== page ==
be removed without damaging the material. Left behind is a form that can be used
as a mold for the lenses.
Instead of steel bearings, the scientists
used ruby microspheres from Edmund Optics of Barrington, N.J., to create the lenses.
However, their attempts to extend the molding technique to microscopic dimensions
ran into a problem: The surface tension of the PDMS caused it to creep up the side
of the spheres. They overcame this by partially curing the PDMS — causing
it to shrink back a controlled amount — before extricating the spheres. This
process fixed the shape in a highly reproducible manner without trapping the spheres
permanently in the elastomer.
The researchers then freed each microsphere
and finished the curing. In the next step, they poured another layer of PDMS into
the mold, cured it and popped free the finished lens.
The ruby spheres used as the initial
positive mold do not have to be perfect; however, they cannot deviate too much from
ideal because they are the basis for the lens quality. The wavelength of the source
illumination to be used with the lens plays a part in determining the amount of
acceptable imperfection of the sphere. “[The material] needs to be optically
smooth, and PDMS can reproduce features much smaller than the wavelength of light,”
The investigators characterized the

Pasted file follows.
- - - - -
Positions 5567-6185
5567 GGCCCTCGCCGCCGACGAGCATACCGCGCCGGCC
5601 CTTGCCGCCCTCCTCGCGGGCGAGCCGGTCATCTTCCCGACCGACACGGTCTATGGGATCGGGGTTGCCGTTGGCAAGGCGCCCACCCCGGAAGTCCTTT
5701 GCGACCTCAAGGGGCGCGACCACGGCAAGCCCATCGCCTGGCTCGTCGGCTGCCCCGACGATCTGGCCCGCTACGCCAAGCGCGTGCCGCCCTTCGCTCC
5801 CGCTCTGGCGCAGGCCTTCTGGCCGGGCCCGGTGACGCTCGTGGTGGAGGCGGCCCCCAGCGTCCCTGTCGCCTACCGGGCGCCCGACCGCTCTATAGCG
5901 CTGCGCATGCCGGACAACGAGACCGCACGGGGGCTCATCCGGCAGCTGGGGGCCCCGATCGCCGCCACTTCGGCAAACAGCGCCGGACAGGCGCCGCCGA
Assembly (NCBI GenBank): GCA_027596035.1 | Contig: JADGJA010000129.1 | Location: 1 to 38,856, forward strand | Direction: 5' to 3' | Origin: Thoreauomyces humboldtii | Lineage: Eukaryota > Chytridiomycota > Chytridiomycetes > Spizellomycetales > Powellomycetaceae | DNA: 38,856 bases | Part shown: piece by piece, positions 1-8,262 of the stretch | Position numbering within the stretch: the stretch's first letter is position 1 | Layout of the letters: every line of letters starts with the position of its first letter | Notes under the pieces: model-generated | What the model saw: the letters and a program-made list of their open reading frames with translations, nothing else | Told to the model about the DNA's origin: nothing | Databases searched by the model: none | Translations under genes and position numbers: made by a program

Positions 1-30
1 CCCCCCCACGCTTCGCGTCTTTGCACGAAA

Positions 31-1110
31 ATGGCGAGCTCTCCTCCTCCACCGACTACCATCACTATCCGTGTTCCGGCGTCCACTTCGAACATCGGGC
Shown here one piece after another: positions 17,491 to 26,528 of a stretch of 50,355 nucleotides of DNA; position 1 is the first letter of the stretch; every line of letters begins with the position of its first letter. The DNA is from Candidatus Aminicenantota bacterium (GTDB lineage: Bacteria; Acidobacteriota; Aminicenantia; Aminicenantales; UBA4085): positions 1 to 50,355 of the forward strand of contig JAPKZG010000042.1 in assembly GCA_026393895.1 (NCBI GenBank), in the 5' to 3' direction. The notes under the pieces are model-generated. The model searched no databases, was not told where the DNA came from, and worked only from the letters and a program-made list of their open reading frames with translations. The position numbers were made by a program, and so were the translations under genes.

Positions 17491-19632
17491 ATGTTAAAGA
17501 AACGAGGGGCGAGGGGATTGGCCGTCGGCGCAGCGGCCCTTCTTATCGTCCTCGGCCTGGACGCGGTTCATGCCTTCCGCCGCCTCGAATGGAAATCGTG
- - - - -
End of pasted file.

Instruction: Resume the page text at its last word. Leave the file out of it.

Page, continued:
resulting lenses by measuring the amount of fluorescence from a latex bead as imaged
with and without the solid immersion lenses. They used a microscope that had a numerical
aperture of 0.63 without the lens and found that the fluorescence intensity ratio
— with and without the lens — was 15.35 to 1, which implied that the
numerical aperture with the lens would equal 1.25, close to the theoretical prediction
of 1.26. Similar close agreement with predicted performance was found with lenses
made with spheres ranging in size from 395 μm to 2 mm.
Not content to make a rubber lens,
they also constructed a rubber microscope, fabricating six lenses and employing
150-μm ruby microspheres to create two solid immersion lenses. According to
Quake, the optics were all fabricated separately and then put into place.
One of the lenses was placed atop a
microfluidic chip, which also was constructed of PDMS. The other lens formed
part of an optical arrangement that began with the first solid immersion lens, continued
through the other molded lenses and ended in front of a CMOS sensor. The result
was a 10-cm-long structure comprising a microscope and an integrated microfluidic
The only nonrubber parts of the system
were the mounting frame, the blue LED light source, a filter to separate excitation
from emission light, and the CMOS sensor. Because the device was a monolithic, integrated
structure, it did not exhibit the light-robbing problems of more heterogeneous instruments.
Using the rubber microscope, the researchers
imaged E. coli cells expressing GFP. Without the solid immersion lenses,
the microscope could not detect the 1 x 2-μm cells. With the lenses, which
boosted the magnification by about a factor of two, the scientists successfully
imaged the cells.
The elastomer-molding technique could
be used in various systems as a way to integrate optics for readout or other uses.
PDMS is already used to make a number of microfluidic mechanisms, including valves,
pumps, cell sorters and DNA-amplification devices. Adding integrated optics could
expand their capabilities.